Other Viewpoints: Ohio Oil, Gas Drilling Outlook Improves
March 14, 2017
Columbus Dispatch. In the volatile oil and gas industry, it has been a few years since the overall outlook has been this encouraging.
Signs lately give industry followers reasons to be optimistic. Prices are trending upward, federal approval has come for several projects and the administration of President Donald Trump was barely in office when it backed two long-stalled, controversial pipeline projects: Keystone XL and Dakota Access.
In Ohio, evidence of positive movement in the industry soon will be visible as miles of steel pipe begin to ship from the Republic Short Line rail yard in Massillon. The pipe, some sitting at the former locations for Republic Steel and Massillon Stainless facilities for nearly two years, will head to construction sites as part of the 713-mile Rover Pipeline that recently received final federal approval.
Rover’s twin 42-inch pipelines will cross southwestern Stark County (Pike, Bethlehem and Sugar Creek townships) and parts of Tuscarawas and Carroll counties as it delivers up to 3.25 billion cubic feet of natural gas a day from the Utica and Marcellus shales to destinations in the Great Lakes, Midwest, Gulf Coast and Canada.
The lack of infrastructure to transport gas to out-of-state markets has been one of the biggest challenges facing Ohio’s oil and gas industry.
The other challenge, of course, has been the commodity’s price. The good news: Spot market prices have reached their highest levels since 2014. The still-worrisome news: Those prices remain far below peaks reached nearly a decade ago, according to the U.S. Energy Information Administration.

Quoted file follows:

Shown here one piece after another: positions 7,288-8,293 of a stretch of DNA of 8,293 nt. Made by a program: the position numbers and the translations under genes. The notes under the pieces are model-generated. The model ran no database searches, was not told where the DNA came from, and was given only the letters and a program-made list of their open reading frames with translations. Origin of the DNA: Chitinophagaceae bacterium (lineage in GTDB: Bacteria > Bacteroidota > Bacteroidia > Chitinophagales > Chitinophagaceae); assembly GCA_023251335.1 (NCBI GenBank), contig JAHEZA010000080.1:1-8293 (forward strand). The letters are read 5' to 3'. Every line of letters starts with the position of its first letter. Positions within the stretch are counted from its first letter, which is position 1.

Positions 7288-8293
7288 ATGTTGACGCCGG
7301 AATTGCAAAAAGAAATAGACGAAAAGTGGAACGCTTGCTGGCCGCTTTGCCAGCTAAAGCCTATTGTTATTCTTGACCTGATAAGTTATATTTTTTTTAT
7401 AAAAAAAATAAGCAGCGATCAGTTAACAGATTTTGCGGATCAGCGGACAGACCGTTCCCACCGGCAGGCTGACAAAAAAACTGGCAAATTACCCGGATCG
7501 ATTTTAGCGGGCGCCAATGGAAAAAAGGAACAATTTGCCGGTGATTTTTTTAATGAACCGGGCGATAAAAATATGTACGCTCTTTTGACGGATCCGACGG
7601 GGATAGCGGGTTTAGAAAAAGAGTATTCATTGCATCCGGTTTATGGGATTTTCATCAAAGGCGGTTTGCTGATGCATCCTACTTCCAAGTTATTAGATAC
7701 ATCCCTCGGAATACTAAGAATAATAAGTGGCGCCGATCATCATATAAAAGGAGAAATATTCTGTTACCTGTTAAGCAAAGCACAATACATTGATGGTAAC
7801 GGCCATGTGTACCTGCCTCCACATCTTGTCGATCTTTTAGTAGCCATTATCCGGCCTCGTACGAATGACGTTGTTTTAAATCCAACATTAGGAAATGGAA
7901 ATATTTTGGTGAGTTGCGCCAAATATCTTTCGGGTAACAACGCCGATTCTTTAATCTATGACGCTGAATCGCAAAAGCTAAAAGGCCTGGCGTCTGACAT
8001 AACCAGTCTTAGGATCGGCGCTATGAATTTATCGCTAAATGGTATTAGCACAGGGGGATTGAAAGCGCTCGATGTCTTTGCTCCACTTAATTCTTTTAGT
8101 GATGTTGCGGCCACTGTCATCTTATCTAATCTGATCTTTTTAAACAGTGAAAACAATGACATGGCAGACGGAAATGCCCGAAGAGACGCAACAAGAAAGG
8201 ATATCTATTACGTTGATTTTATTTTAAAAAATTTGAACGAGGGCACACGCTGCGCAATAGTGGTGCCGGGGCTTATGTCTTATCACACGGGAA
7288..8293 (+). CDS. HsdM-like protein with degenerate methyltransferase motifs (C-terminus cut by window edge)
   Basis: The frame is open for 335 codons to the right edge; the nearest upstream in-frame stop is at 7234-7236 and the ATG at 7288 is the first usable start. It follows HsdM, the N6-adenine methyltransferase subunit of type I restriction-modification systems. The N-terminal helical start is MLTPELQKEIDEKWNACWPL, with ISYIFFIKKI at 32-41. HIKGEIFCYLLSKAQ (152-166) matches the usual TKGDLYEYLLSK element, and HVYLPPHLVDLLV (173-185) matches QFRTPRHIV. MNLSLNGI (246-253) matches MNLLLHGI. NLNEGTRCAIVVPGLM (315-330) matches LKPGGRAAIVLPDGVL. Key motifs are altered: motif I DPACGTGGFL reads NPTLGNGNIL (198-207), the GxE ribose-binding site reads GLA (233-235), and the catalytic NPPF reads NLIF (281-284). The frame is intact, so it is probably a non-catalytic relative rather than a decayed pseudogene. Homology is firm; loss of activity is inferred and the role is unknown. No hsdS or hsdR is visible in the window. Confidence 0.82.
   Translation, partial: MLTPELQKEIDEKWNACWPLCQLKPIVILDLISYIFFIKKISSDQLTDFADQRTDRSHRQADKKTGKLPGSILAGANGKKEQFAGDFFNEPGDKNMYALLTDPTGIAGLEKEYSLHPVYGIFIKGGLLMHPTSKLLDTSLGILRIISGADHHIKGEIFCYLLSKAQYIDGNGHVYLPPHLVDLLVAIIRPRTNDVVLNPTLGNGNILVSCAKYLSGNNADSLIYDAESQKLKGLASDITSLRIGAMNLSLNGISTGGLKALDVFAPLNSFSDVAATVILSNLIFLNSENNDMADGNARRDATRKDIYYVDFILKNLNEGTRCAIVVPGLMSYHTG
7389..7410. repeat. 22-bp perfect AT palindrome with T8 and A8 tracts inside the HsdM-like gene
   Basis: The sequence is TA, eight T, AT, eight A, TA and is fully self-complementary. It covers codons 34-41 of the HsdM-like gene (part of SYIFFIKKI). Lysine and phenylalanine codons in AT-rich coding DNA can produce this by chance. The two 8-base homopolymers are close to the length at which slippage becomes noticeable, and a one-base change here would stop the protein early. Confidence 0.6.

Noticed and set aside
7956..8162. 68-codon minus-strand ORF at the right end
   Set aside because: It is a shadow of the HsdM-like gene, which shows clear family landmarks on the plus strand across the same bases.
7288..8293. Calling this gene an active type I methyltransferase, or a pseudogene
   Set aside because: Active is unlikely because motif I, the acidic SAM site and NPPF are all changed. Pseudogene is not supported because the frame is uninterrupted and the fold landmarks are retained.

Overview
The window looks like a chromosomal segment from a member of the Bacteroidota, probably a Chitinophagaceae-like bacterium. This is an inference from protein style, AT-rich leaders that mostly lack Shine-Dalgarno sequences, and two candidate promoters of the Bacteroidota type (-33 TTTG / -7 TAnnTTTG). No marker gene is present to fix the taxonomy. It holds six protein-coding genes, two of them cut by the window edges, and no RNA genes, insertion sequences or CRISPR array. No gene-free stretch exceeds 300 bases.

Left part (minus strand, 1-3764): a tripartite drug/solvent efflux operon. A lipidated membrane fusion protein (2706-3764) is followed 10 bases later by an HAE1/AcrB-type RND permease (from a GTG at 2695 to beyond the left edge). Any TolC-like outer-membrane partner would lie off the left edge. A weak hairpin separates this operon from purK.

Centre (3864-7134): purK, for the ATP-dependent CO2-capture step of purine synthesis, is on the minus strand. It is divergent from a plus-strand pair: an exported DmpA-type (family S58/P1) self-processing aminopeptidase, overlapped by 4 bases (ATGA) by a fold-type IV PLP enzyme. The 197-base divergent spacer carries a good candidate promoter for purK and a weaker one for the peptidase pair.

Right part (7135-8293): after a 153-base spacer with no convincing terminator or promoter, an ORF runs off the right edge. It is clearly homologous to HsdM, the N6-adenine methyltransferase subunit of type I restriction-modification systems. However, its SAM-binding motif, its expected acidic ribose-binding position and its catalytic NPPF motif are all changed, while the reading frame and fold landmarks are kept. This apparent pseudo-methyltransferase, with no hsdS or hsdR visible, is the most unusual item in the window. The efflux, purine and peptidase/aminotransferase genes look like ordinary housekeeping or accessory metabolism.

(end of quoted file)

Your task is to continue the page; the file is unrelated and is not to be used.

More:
“There is a more optimistic mood now because we just came through a real trough and hopefully we’re going to see some moderate, continued increases,” Mark Jordan, president of Knox Energy, an oil and gas producer based in central Ohio, said at the Ohio Oil and Gas Association’s recent winter conference.
Companies continue to invest in the eastern Ohio region that is home to the oil and gas rich Utica shale rock layer thousands of feet beneath the surface.
Rex Energy has said it plans to spend up to $80 million on drilling and hydraulic fracturing of wells this year. As much as 20 percent of that money will be invested in its Utica shale holdings in Carroll County.
The company plans to complete 26 wells and begin production from 23 wells during 2017. On the flipside, Rex has said it doesn’t plan to spend any money on new drilling in the Utica Shale in 2018.
So how soon until we see higher levels of drilling activity? Experts coming to Canton hope to help answer that question at the next Utica Upstream seminar. Produced in part by the Canton Regional Chamber of Commerce, the daylong session is scheduled for April 5.
We’ve said repeatedly there will be fits and starts with Utica shale development. People and businesses, inside and outside the industry, must take a long view.
“It’s great to see excitement in here,” Shawn Bennett, executive vice president of the Ohio Oil and Gas Association, said at the group’s conference. “Last year was very solemn. People were worried, very worried.”
We join the industry in embracing the encouraging signs of late.
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